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Five deadly sins when choosing a name for your start-up

Tuesday, 30 April 2013 | By Oliver Milman

When is a rebrand not really a rebrand?


Arguably, it’s when the process doesn’t actually alter your business’ name, as is the case with food franchise Fasta Pasta.


The business has switched its logo and colour palate and most observers would probably agree the new look is a significant upgrade.


However, by keeping the word ‘Fasta’ as part of the name, there is only so far the franchise can drag itself upmarket. The dilemma is, of course, that certain brand recognition and loyalty has formed around the moniker.


For start-ups, this should be less of a problem. If you realise you have a turkey of a business name, you can quickly switch it before you’re widely known.


But it would be better to avoid such pitfalls in the first place. Here are five business naming sins you need to dodge.


1. Treading on the toes of another businesses


Most entrepreneurs worth their salt will conduct a search to ensure their business name choice isn’t currently used by an existing company.


However, be aware that registering your business name in Australia does little to prevent a rival claiming that you’ve infringed their intellectual property.


Take the case of NSW media start-up Business Insider, which was forced to change its name to Business Ink last week following legal action taken by New York-based Business Insider – which has only recently expanded to Australia.


As Mark Cleary, co-founder of Business Ink, told us: “Your search for a name needs to be global and you need to avoid similar names, because it’s just too hard to compete when it comes to hard cash”.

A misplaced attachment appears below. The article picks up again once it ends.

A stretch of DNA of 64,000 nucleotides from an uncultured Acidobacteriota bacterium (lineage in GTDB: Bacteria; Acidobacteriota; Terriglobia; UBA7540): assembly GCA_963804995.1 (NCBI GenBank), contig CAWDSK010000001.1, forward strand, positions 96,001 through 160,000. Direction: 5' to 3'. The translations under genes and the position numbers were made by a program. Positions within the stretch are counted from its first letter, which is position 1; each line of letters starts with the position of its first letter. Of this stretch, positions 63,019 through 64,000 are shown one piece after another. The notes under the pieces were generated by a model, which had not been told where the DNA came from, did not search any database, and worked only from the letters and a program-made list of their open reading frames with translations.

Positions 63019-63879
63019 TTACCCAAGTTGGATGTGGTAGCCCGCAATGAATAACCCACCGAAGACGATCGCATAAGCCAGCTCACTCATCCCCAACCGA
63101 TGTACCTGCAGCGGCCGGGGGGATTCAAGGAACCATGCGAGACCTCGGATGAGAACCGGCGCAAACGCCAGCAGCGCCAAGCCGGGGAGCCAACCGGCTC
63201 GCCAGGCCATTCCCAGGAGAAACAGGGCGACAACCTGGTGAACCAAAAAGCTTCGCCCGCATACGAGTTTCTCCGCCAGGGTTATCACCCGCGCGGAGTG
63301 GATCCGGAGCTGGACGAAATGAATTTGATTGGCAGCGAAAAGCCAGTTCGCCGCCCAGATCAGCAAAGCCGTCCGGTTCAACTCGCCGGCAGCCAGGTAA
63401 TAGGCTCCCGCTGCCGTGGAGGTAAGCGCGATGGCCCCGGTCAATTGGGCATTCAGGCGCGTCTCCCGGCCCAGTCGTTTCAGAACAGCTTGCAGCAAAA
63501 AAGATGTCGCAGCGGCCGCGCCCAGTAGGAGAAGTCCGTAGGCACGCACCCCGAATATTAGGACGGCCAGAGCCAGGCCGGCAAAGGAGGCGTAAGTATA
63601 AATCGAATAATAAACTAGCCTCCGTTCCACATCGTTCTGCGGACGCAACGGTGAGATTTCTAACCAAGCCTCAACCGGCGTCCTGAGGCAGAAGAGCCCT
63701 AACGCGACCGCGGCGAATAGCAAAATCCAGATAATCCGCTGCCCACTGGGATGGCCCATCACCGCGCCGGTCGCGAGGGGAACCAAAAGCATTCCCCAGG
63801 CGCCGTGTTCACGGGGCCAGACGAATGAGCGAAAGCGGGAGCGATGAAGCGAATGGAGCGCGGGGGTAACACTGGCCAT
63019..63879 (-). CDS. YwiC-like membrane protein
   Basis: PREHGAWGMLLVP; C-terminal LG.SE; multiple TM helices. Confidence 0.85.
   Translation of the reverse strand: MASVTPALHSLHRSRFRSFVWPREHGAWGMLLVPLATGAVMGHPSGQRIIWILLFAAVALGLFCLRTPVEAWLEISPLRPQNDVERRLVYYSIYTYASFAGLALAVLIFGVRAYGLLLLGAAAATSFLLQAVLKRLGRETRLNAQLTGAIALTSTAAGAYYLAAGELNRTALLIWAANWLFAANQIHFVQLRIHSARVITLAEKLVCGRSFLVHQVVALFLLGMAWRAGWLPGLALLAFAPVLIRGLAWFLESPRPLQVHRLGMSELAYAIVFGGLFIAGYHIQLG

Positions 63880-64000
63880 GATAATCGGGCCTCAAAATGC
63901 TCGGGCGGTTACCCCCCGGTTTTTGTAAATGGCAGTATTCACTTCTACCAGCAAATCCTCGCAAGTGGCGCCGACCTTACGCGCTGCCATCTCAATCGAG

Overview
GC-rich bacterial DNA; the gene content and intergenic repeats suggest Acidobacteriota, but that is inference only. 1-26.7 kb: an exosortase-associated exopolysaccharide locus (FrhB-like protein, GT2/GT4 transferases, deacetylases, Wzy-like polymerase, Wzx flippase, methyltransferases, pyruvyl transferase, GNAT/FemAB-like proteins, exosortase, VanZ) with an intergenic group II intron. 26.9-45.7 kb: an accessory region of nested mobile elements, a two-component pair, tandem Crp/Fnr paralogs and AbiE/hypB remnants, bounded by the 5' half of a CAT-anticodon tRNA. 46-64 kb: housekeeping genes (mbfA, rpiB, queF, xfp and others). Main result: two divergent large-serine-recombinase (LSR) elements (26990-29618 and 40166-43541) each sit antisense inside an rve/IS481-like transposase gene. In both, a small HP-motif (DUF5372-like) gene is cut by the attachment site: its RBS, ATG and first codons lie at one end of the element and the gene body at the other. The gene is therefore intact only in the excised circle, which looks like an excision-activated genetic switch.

2. Getting lost in translation


Peugeot is the butt of jokes in southern China, where its translated name, Biao zhi, sounds unhappily like the regional slang for “prostitute.”


The Sci-Fi Channel attempted to make itself more ‘hip’ by switching its name to “Syfy”, apparently unaware that the term is a shorthand for ‘syphilis’.


And then there’s Sydney tech venture Wynbox, which headed to Silicon Valley with big dreams, only to find that its original name, Wyngle, sounded too much like ‘wangle’ to American ears.


The lesson is clear – think carefully about what your chosen names means to people of different ages and cultures. You could be making a horribly embarrassing slip-up.


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3. Being overly elaborate


Many start-ups, especially in the internet space, chose unusually-spelled names in order to give themselves some sort of edge.


While this can provide a nice point of difference, it can confuse people. Bear in mind that Twitter once tried to be a bit too clever by calling itself ‘Twittr’, before coming to its senses.


Do you really want to be forever spelling out the name of your business and explaining to people what on Earth you were thinking of?


Just as importantly, you need to ensure your name isn’t confused for anything else. If you’re called Phaser, for example, that could easily be mistaken for Faser or Fazer. Your search engine traffic will suffer as a result.


4. Being too literal


While it’s important to not be confusing and a bit of a try-hard with your business name, it’s also damaging if you play it too safe.


Just think about the number of businesses which have terms like ‘management solutions’ in their titles. These names conjure up images of uninspired, mass market firms.


You also don’t want to box yourself in with your name. Businesses like Google and Amazon have titles that have little to do with what their businesses actually do – allowing them to not be defined solely by books or search results.


Marketing expert Adam Ferrier says: “Ensure your name is not limiting your business by talking about a product or place if you have plans to stretch into other businesses or locations.”


“The Virgin empire was going to be called Slipped Disk Records when it started as a record shop. How different their fortunes would have been.”


5. Not being flexible


If your name isn’t working out, don’t delay. You need to ditch it. Don’t be so taken in by your own genius that you can’t realise you’ve made a mistake.


“No other thing you ever do will ever communicate as much about your business as your name will,” Ferrier says.


“A good name will inspire people, creating energy and opportunity. A bad name will confuse, or limit your businesses potential.”


“So, in a word, change it. If you're not completely happy with it then change it, the cost of doing so will soon be forgotten.”